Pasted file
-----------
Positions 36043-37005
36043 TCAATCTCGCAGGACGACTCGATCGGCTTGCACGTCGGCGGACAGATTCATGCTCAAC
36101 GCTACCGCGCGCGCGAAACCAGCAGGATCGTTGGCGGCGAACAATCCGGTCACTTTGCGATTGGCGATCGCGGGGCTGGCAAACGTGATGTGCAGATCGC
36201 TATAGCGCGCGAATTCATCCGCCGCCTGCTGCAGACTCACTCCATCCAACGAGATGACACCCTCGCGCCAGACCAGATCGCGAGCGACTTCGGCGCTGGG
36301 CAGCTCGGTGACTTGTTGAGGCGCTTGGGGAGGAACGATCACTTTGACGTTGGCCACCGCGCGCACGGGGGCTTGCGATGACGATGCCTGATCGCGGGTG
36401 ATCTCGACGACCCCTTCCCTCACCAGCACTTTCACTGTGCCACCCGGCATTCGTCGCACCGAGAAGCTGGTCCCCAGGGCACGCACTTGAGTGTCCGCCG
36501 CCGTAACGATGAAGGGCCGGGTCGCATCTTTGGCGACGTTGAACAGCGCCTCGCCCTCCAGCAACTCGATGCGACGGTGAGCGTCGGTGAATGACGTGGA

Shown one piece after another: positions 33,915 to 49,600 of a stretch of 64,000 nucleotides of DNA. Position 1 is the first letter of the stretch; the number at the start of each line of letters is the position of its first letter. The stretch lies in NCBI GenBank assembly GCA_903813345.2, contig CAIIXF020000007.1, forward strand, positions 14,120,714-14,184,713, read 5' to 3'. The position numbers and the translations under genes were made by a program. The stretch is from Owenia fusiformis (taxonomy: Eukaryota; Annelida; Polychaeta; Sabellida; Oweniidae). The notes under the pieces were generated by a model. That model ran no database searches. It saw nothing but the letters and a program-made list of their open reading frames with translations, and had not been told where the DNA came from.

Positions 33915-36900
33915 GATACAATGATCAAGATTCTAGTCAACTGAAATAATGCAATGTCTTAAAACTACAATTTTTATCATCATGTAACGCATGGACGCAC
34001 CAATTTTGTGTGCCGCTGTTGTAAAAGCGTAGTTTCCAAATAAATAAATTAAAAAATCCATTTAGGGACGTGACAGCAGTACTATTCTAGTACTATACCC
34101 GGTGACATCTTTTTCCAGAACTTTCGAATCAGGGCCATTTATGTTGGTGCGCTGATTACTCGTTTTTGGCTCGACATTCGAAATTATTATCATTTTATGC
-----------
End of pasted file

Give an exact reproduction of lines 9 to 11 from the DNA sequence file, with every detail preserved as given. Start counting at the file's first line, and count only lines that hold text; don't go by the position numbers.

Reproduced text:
Positions 33915-36900
33915 GATACAATGATCAAGATTCTAGTCAACTGAAATAATGCAATGTCTTAAAACTACAATTTTTATCATCATGTAACGCATGGACGCAC
34001 CAATTTTGTGTGCCGCTGTTGTAAAAGCGTAGTTTCCAAATAAATAAATTAAAAAATCCATTTAGGGACGTGACAGCAGTACTATTCTAGTACTATACCC